Superman Returns

Superman ReturnsSuperman Returns: 154 Minutes, Rating: M
Director: Brian Singer, Starring: Brandon Routh, Kate Bosworth, Kevin Spacey


Superman’s return to the big screen is an audacious, extremely entertaining one. It is an example of the best that a Hollywood Blockbuster can offer. Like Sam Raimi’s Spiderman films and Christopher Nolan’s Batman Begins, Bryan Singer’s Superman Returns is an engaging piece of cinema that emphasises character and narrative, and delivers exactly what audiences require from an action film.

The plot of this Superman film continues the story after the events of the 1978 Superman film. Superman (Brandon Routh) has returned to earth after an absence of five years, during which time he searched for the remains of his home planet, Krypton. In his absence, Lex Luthor (Kevin Spacey) has been freed from prison following Superman’s failure to testify at his trial, and Lois Lane (Kate Bosworth) has seemingly moved on from the man in blue tights. She now has a partner and child and is preparing to receive the Pulitzer Prize for her article “Why The World Doesn’t Need Superman”. Of course, Superman has returned just in time and will be needed again as Luthor once again plans for world domination.


Central to the plot of Superman Returns is the conflict between Superman’s feelings for Lois and his duty to protect the people of earth. This is the familiar story that formed a large part of the first two Superman films, particularly Superman 2, where Superman gave up his powers, and his duty to earth, in order to be with Lois. However, in Superman Returns the further complication of Lois’s family means that stakes are veen higher. This is a simple but brilliant addition to the narrative. This time, Superman not only faces being labelled a coward. Will Superman, the champion of earth, become a home wrecker?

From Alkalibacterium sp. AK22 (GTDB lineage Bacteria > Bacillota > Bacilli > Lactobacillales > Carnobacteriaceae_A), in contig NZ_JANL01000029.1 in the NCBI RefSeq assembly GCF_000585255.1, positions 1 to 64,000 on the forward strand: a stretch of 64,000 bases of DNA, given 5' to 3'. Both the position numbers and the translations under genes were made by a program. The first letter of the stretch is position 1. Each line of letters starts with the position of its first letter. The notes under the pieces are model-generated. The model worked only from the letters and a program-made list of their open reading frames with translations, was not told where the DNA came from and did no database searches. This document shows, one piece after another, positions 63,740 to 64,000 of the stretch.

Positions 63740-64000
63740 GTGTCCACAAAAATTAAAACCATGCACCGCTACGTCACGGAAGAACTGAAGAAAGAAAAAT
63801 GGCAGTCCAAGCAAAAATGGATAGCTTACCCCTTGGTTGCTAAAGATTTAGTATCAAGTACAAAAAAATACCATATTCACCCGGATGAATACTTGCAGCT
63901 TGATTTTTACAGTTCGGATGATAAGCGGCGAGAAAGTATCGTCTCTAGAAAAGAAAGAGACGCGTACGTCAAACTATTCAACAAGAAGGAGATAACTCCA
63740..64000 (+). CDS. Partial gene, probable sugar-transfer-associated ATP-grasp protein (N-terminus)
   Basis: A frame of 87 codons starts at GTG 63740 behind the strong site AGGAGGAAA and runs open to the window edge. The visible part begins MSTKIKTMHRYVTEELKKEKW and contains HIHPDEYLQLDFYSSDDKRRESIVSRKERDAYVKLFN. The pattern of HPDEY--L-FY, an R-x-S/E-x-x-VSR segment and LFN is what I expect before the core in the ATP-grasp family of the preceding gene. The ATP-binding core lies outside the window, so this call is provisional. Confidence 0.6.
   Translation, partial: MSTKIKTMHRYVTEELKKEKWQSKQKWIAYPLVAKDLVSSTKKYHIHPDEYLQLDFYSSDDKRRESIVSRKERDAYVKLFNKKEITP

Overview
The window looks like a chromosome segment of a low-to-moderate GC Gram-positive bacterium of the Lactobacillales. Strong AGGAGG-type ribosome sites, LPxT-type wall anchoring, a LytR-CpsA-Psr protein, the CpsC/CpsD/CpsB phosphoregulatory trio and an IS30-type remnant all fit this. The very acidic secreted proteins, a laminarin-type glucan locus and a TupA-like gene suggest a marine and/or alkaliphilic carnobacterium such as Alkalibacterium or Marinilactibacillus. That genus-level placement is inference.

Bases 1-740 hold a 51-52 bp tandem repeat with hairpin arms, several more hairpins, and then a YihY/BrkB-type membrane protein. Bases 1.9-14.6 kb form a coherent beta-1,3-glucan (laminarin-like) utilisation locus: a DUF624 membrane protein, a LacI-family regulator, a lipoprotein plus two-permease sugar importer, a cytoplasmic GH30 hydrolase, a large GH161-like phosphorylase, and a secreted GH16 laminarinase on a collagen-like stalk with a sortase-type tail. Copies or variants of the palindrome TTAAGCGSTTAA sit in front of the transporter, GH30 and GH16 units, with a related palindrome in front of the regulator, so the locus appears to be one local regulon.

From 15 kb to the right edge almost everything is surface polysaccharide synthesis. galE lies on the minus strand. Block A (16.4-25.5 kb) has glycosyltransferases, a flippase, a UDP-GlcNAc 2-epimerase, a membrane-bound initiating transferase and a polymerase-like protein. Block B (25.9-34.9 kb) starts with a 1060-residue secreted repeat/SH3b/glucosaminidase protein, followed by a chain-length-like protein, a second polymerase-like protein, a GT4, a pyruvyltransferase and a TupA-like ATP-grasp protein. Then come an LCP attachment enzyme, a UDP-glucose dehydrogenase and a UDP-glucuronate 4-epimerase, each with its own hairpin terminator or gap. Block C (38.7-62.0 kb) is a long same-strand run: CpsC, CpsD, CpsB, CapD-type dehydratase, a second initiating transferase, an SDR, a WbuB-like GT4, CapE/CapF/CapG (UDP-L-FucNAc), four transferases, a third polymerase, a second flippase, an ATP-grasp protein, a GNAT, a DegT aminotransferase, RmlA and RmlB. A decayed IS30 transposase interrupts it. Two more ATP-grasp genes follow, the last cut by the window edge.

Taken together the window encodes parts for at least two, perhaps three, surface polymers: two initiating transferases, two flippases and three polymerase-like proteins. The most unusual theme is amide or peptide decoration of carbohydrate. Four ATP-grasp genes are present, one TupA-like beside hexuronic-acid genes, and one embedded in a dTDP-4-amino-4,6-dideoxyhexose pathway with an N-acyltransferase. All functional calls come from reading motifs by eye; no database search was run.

Kevin Spacey has a wonderfully evil time playing the megalomaniac Lex Luthor, while Kate Bosworth does a fine job of acting beyond her 23 years and making the audience believe she is the uncompromising journalist Lois Lane. Most notable though is the casting of Brandon Routh as Superman. An unknown before being cast, his performance as Superman (and Clark Kent) recalls Christopher Reeve in his pomp; so much so that audiences will find it difficult to separate the two. Many of Routh’s mannerisms and expressions are similar to Reeve’s, though this doesn’t detract from the performance as derivative. One wonders how closely he studied the old movies before acting the part. The result is that the audience really does believe that Superman has returned. Routh is perfect in the role in 2006, just as Reeve was the embodiment of Superman in 1978.

Made on a budget estimated at over US$260 million, Superman Returns is packed with special effects. The computer-generated effects are seamless to the action and are incorporated into the narrative effectively, unlike many other blockbusters that are heavy on effects at the expense of story.

For many people though, the most exciting effects will be the opening credits, which are a loving tribute to the 1978 original, using the same titles and music as that film. In fact, Bryan Singer has incorporated many elements of the original Superman films, to the great benefit of Superman Returns. Some lines of dialogue are re-used (It’s a bird! It’s a plane! No, it’s…), Marlon Brando returns as Superman’s father Jor-El in the form of archival footage and John Ottman’s music builds on the original score by John Williams, keeping all of the familiar musical themes remain intact.

Bryan Singer has made a film that is epic in scope, has an interesting and moving narrative and great performances and, above all else, is tremendously entertaining. Superman Returns is a fantastic cinema experience.

 

 

submit a comment

Similar Articles

The quick and the slow: a post-flood diversion

  • Susan Prior
  • 27 January 2011

After all the flooding we were doing a little maintenance, the sort that requires a trip to the soulless hardware chain store. I left hubbie to it and ducked into the second-hand book store next door. The elderly gentleman serving asked me, ‘Are you from a big city – like London?’ ‘Why do you ask?’ ‘Well,’ he said, ‘you talk very quickly.’

READ MORE

Christmas gallows

  • Charlotte Clutterbuck
  • 21 December 2010

Despair, Damnation, and Capital Punishment are my Christmas fare this year. During my research into literary executions, I was shocked to find so few cases where they were opposed on Christian grounds, and so many examples of Christian acceptance.

READ MORE

We've updated our privacy policy.

Click to review